stirred up, you know. And that's the only reason they beat the drums is to
get 'em for war -- war drums. I even have a record by Yma Sumac -- I don't
know if you've ever heard of her -- called "Yvarro," and it's got jungle
drums in it. Was recorded right out there with the Africans and the Yvarro
Indian tribe. And it's got all the drums and everything to it. And they
played these drums, beat these drums, before they even went to war or went
out huntin' heads...

Q: Have you ever gone to a Negro Baptist Church?

A: A what?

Q: A Negro Baptist Church?

A: I've heard the music. I haven't been to one personally.

Q: What about the Negro gospel music?

A: Well, rock and roll takes it from -- that's where the history of rock and
roll comes from. It starts out with country and western speeded up faster and
the beat put to it and from Negro gospel music. If you've ever listened to
the Negroes' gospel music, the only problem -- it's not really a problem --
the only thing you can blame them for is enjoyin' their religion. And I think
the colored folk really enjoy their religion a lot more than we do. And I
think it would behoove us to enjoy ours, too. Heh, heh.

Q: So there is nothing evil in the origins of rock and roll?

A: No, because it's taken from everything else. It's not all by itself.

Q: What effect do you think rock and roll has on the young people you see in
your congregation, other than making them jittery? Do you think it's changing
their lifestyle?

A: Well, yes, since it comes from an evil influence, it can't have any good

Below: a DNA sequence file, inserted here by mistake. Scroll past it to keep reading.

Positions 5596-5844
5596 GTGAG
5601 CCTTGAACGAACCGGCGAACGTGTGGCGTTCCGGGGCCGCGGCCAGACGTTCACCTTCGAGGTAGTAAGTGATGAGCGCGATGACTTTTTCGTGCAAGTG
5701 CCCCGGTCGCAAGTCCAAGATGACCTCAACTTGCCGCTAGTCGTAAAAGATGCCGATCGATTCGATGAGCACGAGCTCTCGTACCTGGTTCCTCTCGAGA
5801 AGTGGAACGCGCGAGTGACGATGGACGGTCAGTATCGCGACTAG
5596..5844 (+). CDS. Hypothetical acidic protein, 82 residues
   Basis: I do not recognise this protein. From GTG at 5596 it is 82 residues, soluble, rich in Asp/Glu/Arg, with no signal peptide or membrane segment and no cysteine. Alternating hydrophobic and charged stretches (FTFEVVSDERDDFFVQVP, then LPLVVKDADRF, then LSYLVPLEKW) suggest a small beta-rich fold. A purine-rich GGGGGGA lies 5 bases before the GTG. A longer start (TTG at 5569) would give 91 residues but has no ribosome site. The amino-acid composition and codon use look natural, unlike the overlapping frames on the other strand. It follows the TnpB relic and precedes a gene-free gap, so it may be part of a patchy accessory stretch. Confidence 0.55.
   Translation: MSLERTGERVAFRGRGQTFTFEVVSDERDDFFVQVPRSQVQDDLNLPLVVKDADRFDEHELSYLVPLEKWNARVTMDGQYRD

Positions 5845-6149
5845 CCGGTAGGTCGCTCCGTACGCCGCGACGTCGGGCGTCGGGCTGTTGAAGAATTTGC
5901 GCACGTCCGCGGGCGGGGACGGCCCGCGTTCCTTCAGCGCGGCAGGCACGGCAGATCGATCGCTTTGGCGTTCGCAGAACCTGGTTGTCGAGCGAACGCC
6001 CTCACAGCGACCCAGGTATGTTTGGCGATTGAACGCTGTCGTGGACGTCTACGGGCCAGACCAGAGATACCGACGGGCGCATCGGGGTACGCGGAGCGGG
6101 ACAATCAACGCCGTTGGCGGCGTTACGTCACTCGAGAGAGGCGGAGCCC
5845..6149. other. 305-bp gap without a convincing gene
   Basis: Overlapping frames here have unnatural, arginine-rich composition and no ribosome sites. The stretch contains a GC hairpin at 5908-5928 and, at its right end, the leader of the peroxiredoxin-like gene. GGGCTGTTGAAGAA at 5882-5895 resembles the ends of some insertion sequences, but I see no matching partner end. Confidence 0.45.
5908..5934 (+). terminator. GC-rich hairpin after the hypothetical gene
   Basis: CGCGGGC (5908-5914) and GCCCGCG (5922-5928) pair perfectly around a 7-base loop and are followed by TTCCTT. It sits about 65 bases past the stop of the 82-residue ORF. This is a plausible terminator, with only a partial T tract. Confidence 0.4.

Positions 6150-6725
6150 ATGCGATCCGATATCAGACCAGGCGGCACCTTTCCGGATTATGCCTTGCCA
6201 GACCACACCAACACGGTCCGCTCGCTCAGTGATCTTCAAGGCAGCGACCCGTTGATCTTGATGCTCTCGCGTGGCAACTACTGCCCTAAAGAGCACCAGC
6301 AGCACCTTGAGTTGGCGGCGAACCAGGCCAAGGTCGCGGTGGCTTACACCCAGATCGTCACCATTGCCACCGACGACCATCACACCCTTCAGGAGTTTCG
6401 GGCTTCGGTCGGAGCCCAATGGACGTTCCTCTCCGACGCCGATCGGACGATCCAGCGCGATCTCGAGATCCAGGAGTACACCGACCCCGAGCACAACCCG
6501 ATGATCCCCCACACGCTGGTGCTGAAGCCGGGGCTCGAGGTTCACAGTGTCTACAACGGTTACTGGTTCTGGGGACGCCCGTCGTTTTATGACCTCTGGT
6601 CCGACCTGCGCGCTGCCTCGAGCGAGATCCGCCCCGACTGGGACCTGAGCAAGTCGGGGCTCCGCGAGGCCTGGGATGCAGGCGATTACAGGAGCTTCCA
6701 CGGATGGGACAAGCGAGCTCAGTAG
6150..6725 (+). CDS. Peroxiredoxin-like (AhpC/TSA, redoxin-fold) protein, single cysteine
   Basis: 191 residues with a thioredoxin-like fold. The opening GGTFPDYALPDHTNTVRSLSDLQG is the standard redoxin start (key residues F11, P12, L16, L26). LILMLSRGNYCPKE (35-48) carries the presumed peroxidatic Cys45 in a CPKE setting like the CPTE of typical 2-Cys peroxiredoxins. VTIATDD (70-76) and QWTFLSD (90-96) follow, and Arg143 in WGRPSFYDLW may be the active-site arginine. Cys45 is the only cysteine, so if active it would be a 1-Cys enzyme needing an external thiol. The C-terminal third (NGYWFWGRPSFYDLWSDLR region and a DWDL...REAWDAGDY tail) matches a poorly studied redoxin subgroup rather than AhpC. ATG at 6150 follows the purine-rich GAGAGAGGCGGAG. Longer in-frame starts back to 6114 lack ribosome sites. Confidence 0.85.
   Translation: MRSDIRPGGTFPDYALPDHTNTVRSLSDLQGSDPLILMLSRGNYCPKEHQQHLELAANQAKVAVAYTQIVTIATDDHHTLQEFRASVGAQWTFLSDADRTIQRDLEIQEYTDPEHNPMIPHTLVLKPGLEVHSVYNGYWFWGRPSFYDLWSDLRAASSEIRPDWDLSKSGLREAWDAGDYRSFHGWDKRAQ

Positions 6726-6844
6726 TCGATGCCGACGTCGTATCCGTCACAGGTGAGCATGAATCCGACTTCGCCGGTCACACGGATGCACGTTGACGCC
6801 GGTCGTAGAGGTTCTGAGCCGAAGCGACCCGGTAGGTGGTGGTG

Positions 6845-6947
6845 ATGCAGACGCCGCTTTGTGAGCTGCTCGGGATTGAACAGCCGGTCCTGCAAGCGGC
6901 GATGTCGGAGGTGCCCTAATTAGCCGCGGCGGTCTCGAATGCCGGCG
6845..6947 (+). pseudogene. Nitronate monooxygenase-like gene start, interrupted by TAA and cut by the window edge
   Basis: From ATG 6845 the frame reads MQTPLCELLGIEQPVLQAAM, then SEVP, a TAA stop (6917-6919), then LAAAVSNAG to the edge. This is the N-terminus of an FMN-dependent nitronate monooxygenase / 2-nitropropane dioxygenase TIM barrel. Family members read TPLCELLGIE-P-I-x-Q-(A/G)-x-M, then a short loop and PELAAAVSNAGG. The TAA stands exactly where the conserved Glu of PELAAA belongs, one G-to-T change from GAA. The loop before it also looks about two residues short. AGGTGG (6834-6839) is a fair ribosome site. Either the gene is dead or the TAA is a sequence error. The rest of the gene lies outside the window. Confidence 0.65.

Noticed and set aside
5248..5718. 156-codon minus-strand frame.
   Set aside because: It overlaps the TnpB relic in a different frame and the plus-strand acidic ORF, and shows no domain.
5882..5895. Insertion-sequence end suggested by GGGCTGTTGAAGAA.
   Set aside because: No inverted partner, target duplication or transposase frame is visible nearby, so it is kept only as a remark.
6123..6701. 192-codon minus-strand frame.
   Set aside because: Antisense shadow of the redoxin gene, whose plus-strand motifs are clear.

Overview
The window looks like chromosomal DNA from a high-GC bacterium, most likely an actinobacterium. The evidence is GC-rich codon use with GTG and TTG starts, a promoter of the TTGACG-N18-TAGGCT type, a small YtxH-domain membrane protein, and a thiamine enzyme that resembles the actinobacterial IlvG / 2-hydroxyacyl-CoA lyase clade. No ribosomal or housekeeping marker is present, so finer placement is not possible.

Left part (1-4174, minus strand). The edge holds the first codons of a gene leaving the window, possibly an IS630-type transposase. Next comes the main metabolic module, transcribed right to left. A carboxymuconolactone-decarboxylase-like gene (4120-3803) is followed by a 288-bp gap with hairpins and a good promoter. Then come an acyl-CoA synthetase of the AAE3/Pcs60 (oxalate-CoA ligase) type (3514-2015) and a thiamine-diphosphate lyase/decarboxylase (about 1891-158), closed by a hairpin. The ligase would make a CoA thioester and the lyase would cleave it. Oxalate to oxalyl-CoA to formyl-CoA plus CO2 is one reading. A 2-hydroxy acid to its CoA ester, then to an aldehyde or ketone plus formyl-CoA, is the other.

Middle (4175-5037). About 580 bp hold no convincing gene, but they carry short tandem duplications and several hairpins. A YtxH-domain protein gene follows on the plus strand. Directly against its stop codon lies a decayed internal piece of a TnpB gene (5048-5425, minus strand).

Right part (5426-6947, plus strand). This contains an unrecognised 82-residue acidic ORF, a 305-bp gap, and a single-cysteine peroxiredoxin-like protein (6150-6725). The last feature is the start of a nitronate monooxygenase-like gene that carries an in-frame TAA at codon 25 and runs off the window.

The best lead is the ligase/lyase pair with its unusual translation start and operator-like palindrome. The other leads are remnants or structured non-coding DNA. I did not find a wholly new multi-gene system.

effect. Evil produces evil -- it doesn't produce good. Good begets good and
evil begets evil. I don't think it does them any good in their Christian
testimony to go out and be listenin' to this stuff. They're supposed to be
the ones that are saved, as we call them, the ones that are trustin' Christ
as their Savior and have been born again, as the Bible says. It's not a very
good testimony for them to go right out doing the same thing that the rest of
the world does. Because we're supposed to be different. We're supposed to be
peculiar. The Bible says that we're a peculiar people. Old things have passed
away; all things have become new. And one of the things that I think has to
become new is the music. Because it's no good.

Q: What kind of music do you listen to?

A: Mainly gospel.

Q: Getting back to the burning of the cross in the church parking lot, what
was the ritual significance involved?

A: Well, that's a strange one, too. In my house I have a missionary room that
we have for missionaries that come to preach here or at any of the local
churches and they can stay in my house, see. And it was Burl Nelson,
missionary to Australia, and I told him I wanted to do something different, I
should have something unique... instead of just throwing the records out
there on a bonfire and burnin' 'em. And he said, why not make a cross. And I
said, well, that sounds good.

Q: Do you see any Biblical analogy to the effect the new music has on people?
Say, Sodom and Gomorrah? Is it really that great a threat?